Supreme Court rejects two lower court rulings to allow Texas execution to proceed
The high court's move, over the objection of the three liberals, came a day after a dissenting Fifth Circuit judge published a fake majority opinion in Jedidiah Murphy's death penalty case.
NOTE: Coverage of the Supreme Court treatment of this case can be found here, lower in this post.
Within 24 hours of my having written about the extremism of the U.S. Court of Appeals for the Fifth Circuit, Judge Jerry E. Smith published a fake opinion — "the Fifth Circuit panel opinion that should have been issued" — as an attachment to his dissent in a case where he was on the losing side of a 2-1 vote.
In that vote, the Fifth Circuit refused Texas’s request to lift a stay of execution that a district court had granted on Oct. 6 to Jedidiah Murphy. Texas wants to execute Murphy on Tuesday for the 2000 killing of 80-year-old Bertie Lee Cunningham, but, for now, the federal courts will not let them do so.
The district court had issued Murphy a stay of execution because of ongoing questions about Texas’s post-conviction procedures and the availability of DNA testing (or, to be more precise, unavailability) for certain people facing execution, including in a case pending before the Fifth Circuit.
Texas appealed Murphy’s case to the Fifth Circuit, asking the appeals court to vacate the stay of execution. In declining to do so now, Judge Leslie Southwick — a George W. Bush appointee — wrote for the court’s majority, “We agree with the district court that a stay is appropriate at least until a decision in that [other] case.”
As such, Southwick concluded, “We enter no ruling on the motion to vacate the stay at this time.” After the Fifth Circuit issues an opinion on the DNA testing question in the other case, Southwick wrote for the court, “[W]e will order additional briefing on whether the stay should be vacated” in Murphy’s case. (Notably, Southwick is one of the three judges who heard arguments in that other case, Gutierrez v. Saenz, on Sept. 20.)
Judge James Graves, an Obama appointee, joined Southwick “in not making a ruling on the motion to vacate the stay at this time” in Murphy’s case. Monday’s opinion also noted that Graves will be filing a concurring opinion at a later date. [Update, 9:30 p.m.: Graves has filed his concurring opinion, so the full opinion was reissued as a “modified” opinion. No other changes are apparent in either of the other opinions.]
So, with that majority opinion, the stay of execution remained in place.
This is where Smith, a Reagan appointee, comes into the picture.
Smith was the “1” in the 2-1 decision, and he was not happy with Monday’s events. Now, normally, when a judge loses a case, they write a dissent.
Sure enough, that’s how Smith started. But, it is quickly seen, that is not where he left things.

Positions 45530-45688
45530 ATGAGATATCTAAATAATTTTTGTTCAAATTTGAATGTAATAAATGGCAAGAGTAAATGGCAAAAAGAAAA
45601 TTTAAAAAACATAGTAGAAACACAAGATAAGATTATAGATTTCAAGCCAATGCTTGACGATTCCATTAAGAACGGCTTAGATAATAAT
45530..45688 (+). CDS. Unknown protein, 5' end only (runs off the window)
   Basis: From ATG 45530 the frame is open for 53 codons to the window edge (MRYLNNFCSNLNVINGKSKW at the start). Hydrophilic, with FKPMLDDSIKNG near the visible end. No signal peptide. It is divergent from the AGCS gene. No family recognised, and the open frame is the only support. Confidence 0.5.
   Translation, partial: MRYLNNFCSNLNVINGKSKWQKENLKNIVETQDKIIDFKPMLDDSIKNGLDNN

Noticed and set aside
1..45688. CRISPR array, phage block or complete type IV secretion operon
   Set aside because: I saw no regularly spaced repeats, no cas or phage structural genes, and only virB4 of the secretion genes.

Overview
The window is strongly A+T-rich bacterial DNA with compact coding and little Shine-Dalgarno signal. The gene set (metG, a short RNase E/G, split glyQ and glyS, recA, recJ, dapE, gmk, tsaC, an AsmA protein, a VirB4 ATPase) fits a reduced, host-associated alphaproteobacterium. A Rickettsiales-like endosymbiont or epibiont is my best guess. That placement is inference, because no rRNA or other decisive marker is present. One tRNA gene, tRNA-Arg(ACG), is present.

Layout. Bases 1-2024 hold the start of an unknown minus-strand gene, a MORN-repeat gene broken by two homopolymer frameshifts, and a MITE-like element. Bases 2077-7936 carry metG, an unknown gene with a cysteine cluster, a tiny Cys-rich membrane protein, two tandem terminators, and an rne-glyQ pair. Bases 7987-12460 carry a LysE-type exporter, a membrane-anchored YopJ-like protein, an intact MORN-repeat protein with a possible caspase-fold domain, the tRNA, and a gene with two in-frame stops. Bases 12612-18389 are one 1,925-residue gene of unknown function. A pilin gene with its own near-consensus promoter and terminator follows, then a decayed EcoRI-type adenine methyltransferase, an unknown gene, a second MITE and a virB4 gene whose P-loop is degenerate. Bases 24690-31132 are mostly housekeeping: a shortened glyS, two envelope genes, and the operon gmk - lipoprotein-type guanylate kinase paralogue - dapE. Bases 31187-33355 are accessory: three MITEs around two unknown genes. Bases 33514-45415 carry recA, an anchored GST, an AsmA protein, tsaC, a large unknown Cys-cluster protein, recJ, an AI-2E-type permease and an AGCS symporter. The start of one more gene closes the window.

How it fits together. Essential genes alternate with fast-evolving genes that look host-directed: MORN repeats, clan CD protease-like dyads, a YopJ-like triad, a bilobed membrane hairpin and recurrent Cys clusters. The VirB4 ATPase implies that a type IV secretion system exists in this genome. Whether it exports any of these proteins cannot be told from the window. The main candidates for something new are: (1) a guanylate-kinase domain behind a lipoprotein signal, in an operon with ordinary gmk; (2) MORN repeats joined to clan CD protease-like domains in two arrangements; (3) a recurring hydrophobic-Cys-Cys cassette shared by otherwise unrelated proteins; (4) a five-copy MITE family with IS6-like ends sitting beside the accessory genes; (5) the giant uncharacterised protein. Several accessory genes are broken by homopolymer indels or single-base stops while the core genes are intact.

“[S]hould have been issued.”
Yes, Smith lost the vote, then published a fake majority opinion.
Within that attachment, there is nothing suggesting that it is fake, not law, not a judicial act.
Smith begins the fake majority opinion by naming Southwick and Graves as the other two judges on the panel. Smith concludes the fake majority opinion with a ruling that the court did not make, stating the result as something “we” — the multi-member court — are doing.
Again: This did not happen. It is not an actual ruling.
Again: The actual ruling from the actual majority kept the stay of execution in place. Southwick wrote for the 2-1 court’s majority:
What is going on?
What happened here is likely that, earlier in the consideration of Texas’s request, Smith was writing the majority opinion. But, between then and the issuance of the decision, it became clear to Smith that he did not have majority support for his view.
Whether someone changed their vote or something else happened, majorities shift in court opinions during the drafting process. It happens. The losing judge writes a dissent.
That’s how it goes. Went. Until Monday.
Instead, Smith put out into the world what amounts to little more than his fan-fic majority opinion.
This is not appropriate judicial behavior, and it’s honestly very confusing.
There’s now a document out there, formatted like an opinion of the Fifth Circuit, that is undoubtedly going to be incorrectly cited to and quoted from in the future. (More to come on this.) The “we” language, in particular, given the inclusion of the other judges’ names on the document, is arguably unprofessional. What’s worse, this is in a death penalty case where a man’s life is at stake. Smith inserting unnecessary confusion into the already tense, complex process surrounding executions is truly abhorrent behavior. (And, as others have noted, think what will happen when this gets pulled into legal databases, not to mention AI and ChatGPT systems.)
[Update, 1:30 p.m.: Others have pointed to a January 2022 opinion from Judge Lawrence VanDyke of the U.S. Court of Appeals for the Ninth Circuit as a similar instance. In some ways, it is, but in other important ways, it is different.
In that case, VanDyke, a Trump appointee, had authored the majority opinion in a three-judge panel case addressing gun rights. Suspecting that the full court would not agree with the panel’s more conservative decision, VanDyke authored an extremely sarcastic concurring opinion to his own majority, purporting to offer an “alternative draft opinion” to (again, sarcastically) help the full court “get a jump-start” on the en banc opinion reaching the opposite conclusion in the case.